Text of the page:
"At the airport they get real close to you, look you in the eye, and ask unnerving questions," she said.
    "They have developed a very good psychological profile of a suicide bomber's behavior," and she said she'd like her deputies to be trained to use the profile.


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Latest News on Disengagement
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News Resources - North America, Europe, and Asia:

  • EU and U.S. Warn Iran Over Nuclear Activity - Gareth Smyth and Guy Dinmore
    The U.S. and EU on Tuesday raised the pressure on Iran over its threat to resume suspended nuclear fuel cycle activities, warning Tehran that they were seeking a special session of the International Atomic Energy Agency and would break off negotiations if Iran reactivated a mothballed facility.
        In a letter to Hassan Rowhani, the chief Iranian negotiator, from the foreign ministers of France, Germany, and the UK, the EU3 reminded Iran that they would present a new package of proposals by August 7 that would encompass "cooperation on political and security issues as well as in economic and technological areas." The letter also stated the EU's willingness to support "a safe, economically viable, and proliferation-proof civilian nuclear program in Iran."  (Financial Times-UK)
  • Israel Upgrades, Fortifies West Bank Crossings - Scott Wilson
    A modern terminal will soon replace the old Kalandiya checkpoint between Jerusalem and Ramallah, one of 20 multimillion-dollar crossings planned along the route of a barrier designed to separate Israel from the Palestinian population of the West Bank. Israeli officials said the terminals, along with the barrier itself, could still be dismantled if a peace agreement is ever reached with the Palestinians.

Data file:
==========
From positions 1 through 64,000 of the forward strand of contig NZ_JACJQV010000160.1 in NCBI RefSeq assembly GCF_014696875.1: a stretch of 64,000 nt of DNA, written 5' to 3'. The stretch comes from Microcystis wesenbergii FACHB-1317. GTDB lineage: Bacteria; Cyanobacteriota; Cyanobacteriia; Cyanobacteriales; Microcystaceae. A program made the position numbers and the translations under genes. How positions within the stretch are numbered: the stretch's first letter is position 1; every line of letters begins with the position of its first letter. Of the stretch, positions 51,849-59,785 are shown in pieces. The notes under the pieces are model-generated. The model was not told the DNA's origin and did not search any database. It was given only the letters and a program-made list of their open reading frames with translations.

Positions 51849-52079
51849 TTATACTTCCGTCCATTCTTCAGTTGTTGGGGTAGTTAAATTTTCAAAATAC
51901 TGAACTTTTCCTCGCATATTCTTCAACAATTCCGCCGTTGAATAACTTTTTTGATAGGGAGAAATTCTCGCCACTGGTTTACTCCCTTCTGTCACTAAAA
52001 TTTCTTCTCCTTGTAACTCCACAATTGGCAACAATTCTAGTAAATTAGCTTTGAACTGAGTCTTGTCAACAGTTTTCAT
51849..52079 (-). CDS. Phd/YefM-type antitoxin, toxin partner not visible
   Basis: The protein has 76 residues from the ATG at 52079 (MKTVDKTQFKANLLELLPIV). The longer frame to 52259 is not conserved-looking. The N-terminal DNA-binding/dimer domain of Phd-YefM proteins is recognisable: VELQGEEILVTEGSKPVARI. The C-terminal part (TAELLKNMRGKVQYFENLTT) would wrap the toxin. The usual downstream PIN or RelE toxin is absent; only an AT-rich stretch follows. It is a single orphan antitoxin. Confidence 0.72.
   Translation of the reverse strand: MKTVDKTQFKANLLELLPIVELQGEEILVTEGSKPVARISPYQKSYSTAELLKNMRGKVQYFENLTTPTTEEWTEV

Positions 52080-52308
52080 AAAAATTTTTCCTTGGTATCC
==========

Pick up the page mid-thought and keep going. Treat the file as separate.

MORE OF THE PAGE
Palestinians who are issued magnetic cards will receive eye scans to protect against fraud. Once the card is inserted and retinas checked, soldiers manning computer terminals in bulletproof booths will give the holder a red or green light. Bags will be scanned by machines. "Everything is planned so that there won't be any physical contact between the soldiers and the Palestinians," said Lt. Col. Fuad Halhal, an Israeli civil affairs liaison officer. (Washington Post)
  • News Resources - Israel and the Mideast:

  • PA Rockets Targeting Israeli Anti-Disengagement Demonstration Fall Short, Kill Palestinian Boy and Wound PA Minister's Children - Amos Harel and Nir Hasson